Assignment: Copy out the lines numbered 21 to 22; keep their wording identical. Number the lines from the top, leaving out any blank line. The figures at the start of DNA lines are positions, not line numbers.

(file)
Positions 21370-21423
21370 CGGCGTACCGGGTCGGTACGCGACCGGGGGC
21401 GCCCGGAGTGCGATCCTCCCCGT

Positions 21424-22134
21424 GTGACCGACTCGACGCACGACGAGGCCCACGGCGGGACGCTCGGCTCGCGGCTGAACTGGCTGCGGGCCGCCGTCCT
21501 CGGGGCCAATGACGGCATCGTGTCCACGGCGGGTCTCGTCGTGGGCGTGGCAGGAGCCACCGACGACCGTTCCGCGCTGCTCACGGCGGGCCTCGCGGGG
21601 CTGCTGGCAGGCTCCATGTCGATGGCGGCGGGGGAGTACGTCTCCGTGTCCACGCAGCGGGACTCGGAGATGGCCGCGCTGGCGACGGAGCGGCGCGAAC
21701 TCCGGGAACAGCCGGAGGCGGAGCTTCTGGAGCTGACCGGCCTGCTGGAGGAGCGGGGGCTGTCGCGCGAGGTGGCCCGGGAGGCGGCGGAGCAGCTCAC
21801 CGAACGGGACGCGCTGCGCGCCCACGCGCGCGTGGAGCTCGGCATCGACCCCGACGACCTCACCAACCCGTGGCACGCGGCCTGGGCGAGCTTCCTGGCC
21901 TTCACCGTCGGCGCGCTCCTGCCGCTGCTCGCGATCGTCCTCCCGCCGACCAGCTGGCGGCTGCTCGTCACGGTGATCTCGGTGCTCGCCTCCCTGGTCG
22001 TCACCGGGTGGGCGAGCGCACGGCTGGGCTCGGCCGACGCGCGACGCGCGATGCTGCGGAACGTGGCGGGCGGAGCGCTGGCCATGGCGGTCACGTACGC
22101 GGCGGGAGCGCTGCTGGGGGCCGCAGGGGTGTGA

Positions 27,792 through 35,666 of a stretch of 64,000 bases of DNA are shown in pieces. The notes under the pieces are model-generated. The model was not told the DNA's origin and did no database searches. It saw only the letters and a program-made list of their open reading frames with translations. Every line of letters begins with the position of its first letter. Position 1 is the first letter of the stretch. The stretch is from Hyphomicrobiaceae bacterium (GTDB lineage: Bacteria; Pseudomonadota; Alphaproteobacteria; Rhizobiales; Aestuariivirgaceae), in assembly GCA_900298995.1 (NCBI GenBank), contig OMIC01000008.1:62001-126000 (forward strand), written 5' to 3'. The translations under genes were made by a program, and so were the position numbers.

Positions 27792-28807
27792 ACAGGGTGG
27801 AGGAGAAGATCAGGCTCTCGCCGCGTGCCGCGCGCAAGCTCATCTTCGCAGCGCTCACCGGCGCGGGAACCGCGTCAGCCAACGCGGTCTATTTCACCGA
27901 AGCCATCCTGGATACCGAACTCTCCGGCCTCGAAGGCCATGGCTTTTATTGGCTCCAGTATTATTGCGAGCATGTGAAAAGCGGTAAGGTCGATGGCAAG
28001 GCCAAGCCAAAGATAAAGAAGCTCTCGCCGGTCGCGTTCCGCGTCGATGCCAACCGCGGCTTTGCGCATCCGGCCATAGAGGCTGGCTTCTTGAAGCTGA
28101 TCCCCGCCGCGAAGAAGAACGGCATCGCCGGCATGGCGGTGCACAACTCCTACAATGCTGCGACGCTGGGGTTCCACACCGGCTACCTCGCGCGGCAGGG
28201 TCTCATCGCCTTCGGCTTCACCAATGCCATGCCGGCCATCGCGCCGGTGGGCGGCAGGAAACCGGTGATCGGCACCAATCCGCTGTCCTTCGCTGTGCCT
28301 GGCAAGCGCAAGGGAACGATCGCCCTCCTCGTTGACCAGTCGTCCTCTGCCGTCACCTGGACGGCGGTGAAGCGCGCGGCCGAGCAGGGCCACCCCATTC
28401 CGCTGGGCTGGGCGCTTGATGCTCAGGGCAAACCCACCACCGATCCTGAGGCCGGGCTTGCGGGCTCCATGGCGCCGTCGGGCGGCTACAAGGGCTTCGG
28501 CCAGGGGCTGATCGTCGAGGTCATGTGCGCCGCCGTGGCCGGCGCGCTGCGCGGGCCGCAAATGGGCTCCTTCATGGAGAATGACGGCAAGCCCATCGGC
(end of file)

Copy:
28301 GGCAAGCGCAAGGGAACGATCGCCCTCCTCGTTGACCAGTCGTCCTCTGCCGTCACCTGGACGGCGGTGAAGCGCGCGGCCGAGCAGGGCCACCCCATTC
28401 CGCTGGGCTGGGCGCTTGATGCTCAGGGCAAACCCACCACCGATCCTGAGGCCGGGCTTGCGGGCTCCATGGCGCCGTCGGGCGGCTACAAGGGCTTCGG